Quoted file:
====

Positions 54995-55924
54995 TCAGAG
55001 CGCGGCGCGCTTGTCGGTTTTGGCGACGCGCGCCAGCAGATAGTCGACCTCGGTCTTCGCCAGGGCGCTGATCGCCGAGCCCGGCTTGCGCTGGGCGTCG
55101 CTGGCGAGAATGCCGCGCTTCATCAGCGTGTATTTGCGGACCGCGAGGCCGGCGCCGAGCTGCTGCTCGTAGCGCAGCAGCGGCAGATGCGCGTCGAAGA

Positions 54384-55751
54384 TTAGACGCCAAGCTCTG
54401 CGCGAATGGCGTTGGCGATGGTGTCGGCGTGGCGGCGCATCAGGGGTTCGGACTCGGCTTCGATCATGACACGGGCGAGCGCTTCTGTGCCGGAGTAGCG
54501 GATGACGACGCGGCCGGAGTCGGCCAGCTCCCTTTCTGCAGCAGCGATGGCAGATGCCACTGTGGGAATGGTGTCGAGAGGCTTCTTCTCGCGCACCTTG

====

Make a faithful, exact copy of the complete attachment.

Positions 54995-55924
54995 TCAGAG
55001 CGCGGCGCGCTTGTCGGTTTTGGCGACGCGCGCCAGCAGATAGTCGACCTCGGTCTTCGCCAGGGCGCTGATCGCCGAGCCCGGCTTGCGCTGGGCGTCG
55101 CTGGCGAGAATGCCGCGCTTCATCAGCGTGTATTTGCGGACCGCGAGGCCGGCGCCGAGCTGCTGCTCGTAGCGCAGCAGCGGCAGATGCGCGTCGAAGA

Positions 54384-55751
54384 TTAGACGCCAAGCTCTG
54401 CGCGAATGGCGTTGGCGATGGTGTCGGCGTGGCGGCGCATCAGGGGTTCGGACTCGGCTTCGATCATGACACGGGCGAGCGCTTCTGTGCCGGAGTAGCG
54501 GATGACGACGCGGCCGGAGTCGGCCAGCTCCCTTTCTGCAGCAGCGATGGCAGATGCCACTGTGGGAATGGTGTCGAGAGGCTTCTTCTCGCGCACCTTG